The process of change from an agrarian,
handicraft economy to one dominated
by industry and machine manufacture.
The Industrial Revolution began in
England about 1760
radical changes at every level of
civilization throughout the world
The revolution in human thought
Industrial revolution and
Growth of heavy industry brought a flood
of new building materials
eg :- cast iron
For a long time before the industrial revolution the most
used metal was pig iron .this is a very brittle metal and to be
structural solid required large quantities. The only practical
application was in pots, pans and occasionally fireplaces.
However with the industrial revolution the price of cast iron
decreased considerably and by 1850 intricate facades were
being made of cast iron that can still be seen in Glasgow,
Scotland today. The gardeners warehouse that was
constructed in 1856 was the first completely cast iron fronted
commercial building in Britain.
mostly used in the construction of bridges
Social and Cultural
produced by the neoclassical movement t began in the
mid-18th century, manifested both in its details as a
reaction against the Rococo style of naturalistic ornament,
and in its architectural formulas as an outgrowth of some
classicizing features of Late Baroque.
its purest is a style principally derived from the
architecture of Classical Greece and Rome and the
architecture of the Italian architect Andrea Palladio. In
form, Neoclassical architecture emphasizes the wall and
maintains separate identities to each of its parts.
Intellectually Neoclassicism was symptomatic of a
desire to return to the perceived "purity" of the arts
of Rome, Greek, and renaissance classicism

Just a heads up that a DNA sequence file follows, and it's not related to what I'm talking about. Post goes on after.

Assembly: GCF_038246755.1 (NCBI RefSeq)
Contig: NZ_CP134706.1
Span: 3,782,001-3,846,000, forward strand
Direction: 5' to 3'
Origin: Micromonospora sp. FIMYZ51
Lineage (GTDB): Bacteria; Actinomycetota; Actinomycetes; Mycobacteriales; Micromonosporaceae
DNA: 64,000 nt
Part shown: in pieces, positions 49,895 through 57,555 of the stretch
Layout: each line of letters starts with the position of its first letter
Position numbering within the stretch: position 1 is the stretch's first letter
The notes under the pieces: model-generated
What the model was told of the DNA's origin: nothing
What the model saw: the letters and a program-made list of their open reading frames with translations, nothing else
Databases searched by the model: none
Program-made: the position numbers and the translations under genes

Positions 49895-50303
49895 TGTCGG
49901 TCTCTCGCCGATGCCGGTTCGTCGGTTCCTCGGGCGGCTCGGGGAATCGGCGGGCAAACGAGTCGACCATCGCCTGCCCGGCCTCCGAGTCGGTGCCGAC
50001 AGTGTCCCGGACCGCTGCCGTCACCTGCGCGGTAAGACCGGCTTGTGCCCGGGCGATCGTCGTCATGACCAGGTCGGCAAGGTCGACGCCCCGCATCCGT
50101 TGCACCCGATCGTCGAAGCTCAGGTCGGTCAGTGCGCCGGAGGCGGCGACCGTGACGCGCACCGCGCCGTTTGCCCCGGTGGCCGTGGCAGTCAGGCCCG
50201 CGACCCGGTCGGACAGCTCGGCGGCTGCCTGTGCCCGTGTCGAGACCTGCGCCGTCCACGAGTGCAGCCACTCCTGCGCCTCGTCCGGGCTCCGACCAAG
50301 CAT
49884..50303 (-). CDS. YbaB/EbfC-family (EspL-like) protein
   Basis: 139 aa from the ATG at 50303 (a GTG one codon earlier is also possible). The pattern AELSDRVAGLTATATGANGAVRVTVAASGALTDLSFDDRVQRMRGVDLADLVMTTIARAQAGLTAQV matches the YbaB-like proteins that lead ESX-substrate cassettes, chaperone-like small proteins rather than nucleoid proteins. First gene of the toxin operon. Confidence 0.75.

architects, however, felt free to select whatever
elements from past cultures best fitted their
programs—Gothic for Protestant churches,
baroque for Roman Catholic churches, early
Greek for banks, Palladian for institutions, early
Renaissance for libraries, and Egyptian for
Putteney bridge bath by Robert
Royal Scottish academy Edinburgh by William
Henry playfair (1822)
Cathedral of Vilnius (1783), by Laurynas
Prado museum in Madrid ,by Juan de
In the second half of the 19th century dislocations
brought about by the Industrial Revolution became
Many were shocked by the hideous new urban
districts of factories and workers’ housing and by
the deterioration of public taste among the newly
For the new modes of transportation, canals,
tunnels, bridges, and railroad stations, architects
were employed only to provide a cultural veneer.
The Crystal Palace (1851, London)
1,850’ long, 110’ tall
The Eiffel Tower (1887-89, Paris)
1,063’ high (81 floors)
The Wainwright Building
(1890-91, St. Louis)
One of the first skyscrapers
The Empire State Building (1929-31, New York)
1,472’, 102 floors
City and factory town
• The steam railroad extended its rails
from raw products to the factory , and
to the cities of consumers all over the
• Every amenity of urban life was
sacrificed to the requirements of
• Railroads and ships joined at the
factories , and the waterfront became
the industrial core of the city.
Public and safety in city
• The heavy buildings cover on the land
reduced the natural drainage of the city.
• But extensive street paving permitted
effective cleaning and strong sewers
augmented the sanitary equipment.
• Common use in city street lamps.
Electricity began to replace gas for